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longirostromeryx 02-21-2011 10:35 PM

Multiple possible diseases plaguing tetras, and and all help/advice appreciated!

I'm new to a fish community forum, and am hoping to find it more useful than my back and forth trips to pet stores and fish specialty shops.

First thing's first, here is my basic tank information:

- 10gal, freshwater tank, set up on Jan 28th
- filtration = TopFin 10, just replaced Feb. 13th
- heater = TopFin 10gal heater, not sure exactly which one
- all water is treated with Tetra AquaSafe plus before added to the tank, and a steady 2tbsp of aquarium salt is also maintained.
- tank is not in direct sunlight, but does receive some sunlight in addition to fluorescent hood bulb, which I keep on 8-10 hours a day.

Here's what's been going on in my tank since I set it up (includes all information not included above.)

- Tank was set up on Jan 28th. Water was treated with AquaSafe plus, heater was set to 78F, 2 tbsp of aquarium salt were added, as well as the recommended dose of Microbe-Lift Special Blend. I feed my fish once daily, and sparsely, alternating between TetraColor and freeze dried brine shrimp.

- 8 neon tetras and 1 pleco were added to the tank on Feb. 1. Water parameters are tested with Quick Dip 6 in 1 strips and API Ammonia test kits. Water parameters from Feb. 1 through Feb. 5 were constant, as follows:

Temperature = 78F
Nitrates = 0ppm
Nitrites = 0ppm
Hardness = 75ppm
Chlorine = 0ppm
Alkalinity = 40ppm
pH = 7.0
Ammonia = 0ppm (this worried me, initially)

- On Feb. 7th, I noticed ich on one of the neon tetras, and immediately began Tetra LifeGuard 5 day treatment. Before adding the tablets, I performed a 15% water change with a grav vac, added an additional 2 tbsp of aquarium salt and removed the carbon from my filter. I also gradually increased the temperature to 82F.

-By Feb. 12th, the ich had gotten worse and 2 neon tetras had died. Water parameters remained the same throughout this 5 day period.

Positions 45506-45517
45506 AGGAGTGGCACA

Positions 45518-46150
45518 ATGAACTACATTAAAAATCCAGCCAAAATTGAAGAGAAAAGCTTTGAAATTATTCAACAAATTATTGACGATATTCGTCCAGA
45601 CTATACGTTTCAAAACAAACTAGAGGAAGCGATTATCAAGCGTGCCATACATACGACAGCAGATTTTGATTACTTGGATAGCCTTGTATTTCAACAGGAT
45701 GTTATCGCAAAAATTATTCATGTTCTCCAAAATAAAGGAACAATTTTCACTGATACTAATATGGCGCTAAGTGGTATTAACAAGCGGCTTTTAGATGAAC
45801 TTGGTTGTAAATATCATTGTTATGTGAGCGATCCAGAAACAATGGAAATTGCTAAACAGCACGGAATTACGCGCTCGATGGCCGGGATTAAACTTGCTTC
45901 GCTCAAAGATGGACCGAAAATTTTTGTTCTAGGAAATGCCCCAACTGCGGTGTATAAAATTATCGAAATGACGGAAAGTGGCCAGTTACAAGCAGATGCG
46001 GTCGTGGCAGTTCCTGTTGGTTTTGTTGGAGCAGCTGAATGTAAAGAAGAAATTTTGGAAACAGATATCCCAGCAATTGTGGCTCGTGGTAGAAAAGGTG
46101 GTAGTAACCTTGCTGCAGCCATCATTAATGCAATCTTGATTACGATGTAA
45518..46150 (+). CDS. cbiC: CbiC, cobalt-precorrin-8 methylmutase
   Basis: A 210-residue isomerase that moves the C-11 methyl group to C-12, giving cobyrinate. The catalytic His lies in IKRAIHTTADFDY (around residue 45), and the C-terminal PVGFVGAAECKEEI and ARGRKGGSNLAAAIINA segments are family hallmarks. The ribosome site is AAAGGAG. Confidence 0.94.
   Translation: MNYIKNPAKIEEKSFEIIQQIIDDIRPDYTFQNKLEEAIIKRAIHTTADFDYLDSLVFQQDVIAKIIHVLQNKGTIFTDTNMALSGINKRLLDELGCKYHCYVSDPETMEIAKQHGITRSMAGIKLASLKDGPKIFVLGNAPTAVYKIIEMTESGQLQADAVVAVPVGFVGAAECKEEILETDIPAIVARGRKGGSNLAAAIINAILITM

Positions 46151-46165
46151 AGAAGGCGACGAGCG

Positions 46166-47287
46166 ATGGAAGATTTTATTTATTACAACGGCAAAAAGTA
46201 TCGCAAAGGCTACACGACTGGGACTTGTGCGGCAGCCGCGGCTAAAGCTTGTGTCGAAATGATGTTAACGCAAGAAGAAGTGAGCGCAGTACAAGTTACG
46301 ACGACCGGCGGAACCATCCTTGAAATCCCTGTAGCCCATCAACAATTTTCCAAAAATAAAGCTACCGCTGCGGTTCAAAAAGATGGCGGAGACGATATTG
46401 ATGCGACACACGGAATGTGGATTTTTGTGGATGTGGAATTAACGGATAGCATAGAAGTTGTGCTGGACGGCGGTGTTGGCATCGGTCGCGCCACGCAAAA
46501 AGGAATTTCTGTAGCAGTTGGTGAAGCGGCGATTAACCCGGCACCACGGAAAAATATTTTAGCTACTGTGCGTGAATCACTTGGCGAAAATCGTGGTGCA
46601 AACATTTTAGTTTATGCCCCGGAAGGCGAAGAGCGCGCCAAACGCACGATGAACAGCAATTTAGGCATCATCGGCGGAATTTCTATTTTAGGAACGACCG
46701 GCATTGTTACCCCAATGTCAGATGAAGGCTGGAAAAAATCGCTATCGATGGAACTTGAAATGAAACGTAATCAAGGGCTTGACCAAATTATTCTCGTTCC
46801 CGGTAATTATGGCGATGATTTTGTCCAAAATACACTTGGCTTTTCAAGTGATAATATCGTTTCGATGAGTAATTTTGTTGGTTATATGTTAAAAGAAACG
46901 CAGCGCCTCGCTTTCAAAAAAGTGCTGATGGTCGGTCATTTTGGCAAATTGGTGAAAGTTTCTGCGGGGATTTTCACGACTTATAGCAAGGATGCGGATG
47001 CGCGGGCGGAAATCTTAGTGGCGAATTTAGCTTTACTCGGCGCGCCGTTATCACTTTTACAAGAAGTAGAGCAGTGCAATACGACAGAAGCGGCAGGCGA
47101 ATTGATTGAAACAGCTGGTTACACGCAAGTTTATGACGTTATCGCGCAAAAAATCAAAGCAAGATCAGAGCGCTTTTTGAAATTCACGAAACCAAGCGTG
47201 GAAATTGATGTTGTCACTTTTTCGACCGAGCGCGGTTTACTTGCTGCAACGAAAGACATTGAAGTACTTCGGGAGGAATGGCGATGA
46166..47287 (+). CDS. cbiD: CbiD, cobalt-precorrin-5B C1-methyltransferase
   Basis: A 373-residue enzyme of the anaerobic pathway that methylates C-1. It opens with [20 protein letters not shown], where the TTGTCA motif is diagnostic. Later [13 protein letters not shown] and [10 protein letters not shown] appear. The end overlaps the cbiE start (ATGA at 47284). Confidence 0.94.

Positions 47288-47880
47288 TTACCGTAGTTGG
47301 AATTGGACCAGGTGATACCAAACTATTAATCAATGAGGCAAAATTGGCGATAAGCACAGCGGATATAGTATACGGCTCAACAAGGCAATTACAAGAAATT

-On Feb. 13th, I performed a 30% water change, as directed to do so. Replacement water was treated with AquaSafe and aquarium salt. A new carbon was activated, and I began Coppersafe to combat the ich.

- Feb. 14th, Alkalinity climbed to 100ppm, but all other parameters remained the same.

-Feb. 15th, pH increased to 7.2, alkalinity remained 100ppm, but the ich began to clear.

Feb. 16th, alkalinity fell back to 40ppm, pH increased to 7.4. Ich continued to clear, so I treated the water with Tetra EasyBalance in hope to stabalize the pH and alkalinity.

Feb. 17th, nitrites increased to 0.5ppm, pH decreased to 7.0. I noticed a few of the tetras had frayed and tattered fins (primarily caudal and dorsal). I did not notice any white on any of the tetras, but added 1/2 capful of Maracyn as a precaution. Ammonia remained at 0ppm, which worried me.

Feb. 18th was when it started getting interesting. I finally had 1ppm of both ammonia and nitrites, everything else was normal. However, it appeared as if the ich had come back, i.e. the tetras had small white specks on their sides, some only on their dorsal fin. Treated tank with another 1/2 capful of Maracyn.

Feb. 19th, I noticed more specks on the tetras, they appeared to be clustered on all the fins, nape regions and around the gills, but they were still small at this point. Fish were still schooling, but I added another 1/2 capful of Maracyn. Water parameters were as follow:

Temperature = 82F
Nitrates = 0ppm
Nitrites = 1ppm
Hardness = 75ppm